Athletes And Training During The Global Shutdown

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An athlete practicing social distancing by playing soccer alone

Everyone and everything has been impacted by the global pandemic caused by COVID-19, including sporting events like the Tokyo Olympics, Wimbledon, and countless others. Individuals and organizations have had to pivot and find new solutions to the current challenges and create a “new normal.” While sporting events are on hold, athletes still need to train to maintain their fitness levels and be ready for when their sport’s season resumes. Here’s how they’re doing that and how you can too!

The Importance Of Maintaining Fitness Levels

The global health pandemic caused by COVID-19 has thrown everyone for a loop, however, it’s still important for athletes to maintain their fitness levels during quarantine. Coaches, trainers and athletic trainers are advising their athletes to continue training, especially since they don’t know when athletes will be able to compete again. If athletes successfully continue their training and maintain fitness levels, they’ll face a lower risk of injury when they do return. Let’s explore some of the many ways athletes are training during this pandemic!

They’re Going Outside To Stay Active

As you may know, going outside to train can be a great alternative to traditional indoor workouts. While many athletes have the opportunity to train outside during this time (if they aren’t experiencing symptoms of the virus and aren’t mandated to be self-isolated), it’s still crucial that they are abiding by social distancing rules. This means that they are training solo (not in groups) and that they keep a distance of two meters away in public.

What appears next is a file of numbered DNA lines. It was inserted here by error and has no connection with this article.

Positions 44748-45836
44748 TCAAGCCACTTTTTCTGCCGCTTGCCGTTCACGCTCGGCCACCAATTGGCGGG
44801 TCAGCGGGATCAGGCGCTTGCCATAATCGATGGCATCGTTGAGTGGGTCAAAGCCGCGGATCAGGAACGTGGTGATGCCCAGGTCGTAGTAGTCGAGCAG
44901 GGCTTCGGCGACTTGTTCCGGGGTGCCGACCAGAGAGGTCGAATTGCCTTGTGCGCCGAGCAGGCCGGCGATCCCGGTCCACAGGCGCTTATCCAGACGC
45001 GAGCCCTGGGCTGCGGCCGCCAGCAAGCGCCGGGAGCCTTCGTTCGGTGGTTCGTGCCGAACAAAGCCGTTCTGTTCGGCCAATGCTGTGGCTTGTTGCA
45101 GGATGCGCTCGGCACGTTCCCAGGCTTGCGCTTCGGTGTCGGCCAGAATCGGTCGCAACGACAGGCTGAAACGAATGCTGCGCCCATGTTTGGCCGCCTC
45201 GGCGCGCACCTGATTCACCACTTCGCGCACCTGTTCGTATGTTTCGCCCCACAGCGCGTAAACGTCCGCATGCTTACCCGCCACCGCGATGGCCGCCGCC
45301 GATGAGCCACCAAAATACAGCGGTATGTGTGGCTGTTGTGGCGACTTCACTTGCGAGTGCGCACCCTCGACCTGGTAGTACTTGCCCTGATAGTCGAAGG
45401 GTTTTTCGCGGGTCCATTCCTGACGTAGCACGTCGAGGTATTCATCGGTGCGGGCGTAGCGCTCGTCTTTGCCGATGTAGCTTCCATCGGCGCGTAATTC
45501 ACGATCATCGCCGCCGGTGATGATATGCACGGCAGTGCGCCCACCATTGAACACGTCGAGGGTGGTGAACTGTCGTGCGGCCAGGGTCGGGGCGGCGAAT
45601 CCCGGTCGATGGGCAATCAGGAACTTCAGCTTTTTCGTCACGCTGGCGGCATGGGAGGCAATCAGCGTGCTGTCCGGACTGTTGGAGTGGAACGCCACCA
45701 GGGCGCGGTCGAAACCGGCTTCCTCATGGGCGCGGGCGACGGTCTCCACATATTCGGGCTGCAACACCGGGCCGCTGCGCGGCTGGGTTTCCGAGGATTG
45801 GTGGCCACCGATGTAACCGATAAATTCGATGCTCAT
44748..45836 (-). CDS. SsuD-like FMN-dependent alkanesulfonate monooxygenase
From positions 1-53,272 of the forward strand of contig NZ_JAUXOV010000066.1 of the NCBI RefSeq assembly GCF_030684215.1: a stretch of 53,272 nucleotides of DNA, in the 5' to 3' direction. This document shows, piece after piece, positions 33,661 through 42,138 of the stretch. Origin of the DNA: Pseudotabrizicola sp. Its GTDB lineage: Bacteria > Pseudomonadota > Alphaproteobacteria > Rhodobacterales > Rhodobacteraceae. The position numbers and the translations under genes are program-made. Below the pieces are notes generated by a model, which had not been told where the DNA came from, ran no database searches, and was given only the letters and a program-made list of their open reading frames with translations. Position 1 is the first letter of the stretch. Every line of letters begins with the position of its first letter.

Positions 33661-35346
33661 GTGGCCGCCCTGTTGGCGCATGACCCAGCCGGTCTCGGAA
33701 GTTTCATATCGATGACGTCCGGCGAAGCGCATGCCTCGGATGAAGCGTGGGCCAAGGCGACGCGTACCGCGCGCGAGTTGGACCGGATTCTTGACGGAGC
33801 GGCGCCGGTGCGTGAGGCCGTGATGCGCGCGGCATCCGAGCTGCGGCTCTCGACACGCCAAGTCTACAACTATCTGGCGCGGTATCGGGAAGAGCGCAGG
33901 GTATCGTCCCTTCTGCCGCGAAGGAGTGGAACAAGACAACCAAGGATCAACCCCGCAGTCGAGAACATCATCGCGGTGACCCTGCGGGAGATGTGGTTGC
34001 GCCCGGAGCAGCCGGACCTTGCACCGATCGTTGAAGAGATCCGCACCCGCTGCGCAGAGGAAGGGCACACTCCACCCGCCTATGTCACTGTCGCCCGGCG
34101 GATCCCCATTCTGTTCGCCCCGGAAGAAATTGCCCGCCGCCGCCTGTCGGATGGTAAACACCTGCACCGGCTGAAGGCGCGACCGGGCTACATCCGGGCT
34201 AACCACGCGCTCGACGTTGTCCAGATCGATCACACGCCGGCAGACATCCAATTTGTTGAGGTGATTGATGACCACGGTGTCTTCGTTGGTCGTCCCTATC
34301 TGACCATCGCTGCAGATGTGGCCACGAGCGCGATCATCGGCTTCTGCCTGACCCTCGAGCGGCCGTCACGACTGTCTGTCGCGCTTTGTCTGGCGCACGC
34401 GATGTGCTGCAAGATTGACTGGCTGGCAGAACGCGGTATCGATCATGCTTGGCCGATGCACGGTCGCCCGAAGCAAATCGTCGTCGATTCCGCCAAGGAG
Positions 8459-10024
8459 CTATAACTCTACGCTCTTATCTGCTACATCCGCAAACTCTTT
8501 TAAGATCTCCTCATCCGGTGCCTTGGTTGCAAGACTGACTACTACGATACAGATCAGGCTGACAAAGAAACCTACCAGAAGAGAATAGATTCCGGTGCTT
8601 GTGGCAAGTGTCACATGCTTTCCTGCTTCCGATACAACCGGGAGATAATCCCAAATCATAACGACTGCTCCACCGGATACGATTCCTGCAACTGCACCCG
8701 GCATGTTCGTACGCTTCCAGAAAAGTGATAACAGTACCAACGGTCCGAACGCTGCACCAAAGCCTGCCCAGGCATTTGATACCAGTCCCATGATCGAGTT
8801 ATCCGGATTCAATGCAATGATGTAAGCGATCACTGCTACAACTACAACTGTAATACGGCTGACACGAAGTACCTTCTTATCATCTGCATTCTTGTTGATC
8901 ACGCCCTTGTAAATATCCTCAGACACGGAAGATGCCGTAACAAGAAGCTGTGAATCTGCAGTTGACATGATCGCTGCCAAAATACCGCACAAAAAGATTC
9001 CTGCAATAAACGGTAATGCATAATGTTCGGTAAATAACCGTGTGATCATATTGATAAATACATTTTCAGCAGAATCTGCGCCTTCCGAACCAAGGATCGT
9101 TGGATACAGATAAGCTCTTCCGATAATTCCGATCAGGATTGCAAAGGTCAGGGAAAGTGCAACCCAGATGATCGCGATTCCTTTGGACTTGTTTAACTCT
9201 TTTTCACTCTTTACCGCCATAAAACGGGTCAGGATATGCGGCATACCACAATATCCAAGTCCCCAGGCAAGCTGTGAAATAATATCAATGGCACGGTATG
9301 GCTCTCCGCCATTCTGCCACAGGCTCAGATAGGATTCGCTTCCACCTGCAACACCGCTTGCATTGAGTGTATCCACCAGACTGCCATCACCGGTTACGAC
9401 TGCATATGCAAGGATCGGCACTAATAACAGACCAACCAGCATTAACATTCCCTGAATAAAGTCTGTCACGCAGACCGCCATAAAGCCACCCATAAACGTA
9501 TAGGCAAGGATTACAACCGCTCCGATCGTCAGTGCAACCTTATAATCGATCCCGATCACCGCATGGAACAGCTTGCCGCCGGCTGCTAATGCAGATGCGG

Another concern athletes training outdoors may face is the rising temperatures as summer approaches in the northern hemisphere, which can make it uncomfortable to train outside. Here are some tips for athletes on how to train outdoors, even in sweltering conditions:

  • Regardless of the temperature, it’s important to stay hydrated, not only during your workout, but also throughout the day.
  • If you are working out during the day, try and find shade instead of being in the direct sun.
  • Do more difficult workouts in the morning or in the evening (before the heat tires you out) and easier workouts during the day. 
  • Wear loose, thin clothing that dries quickly and breathes well.
  • Wear a hat or visor to protect your head and face.
  • Getting a sunburn will slow your recovery time, so make sure you not only wear sunscreen, but also wear thin layers that have UPF protection built in.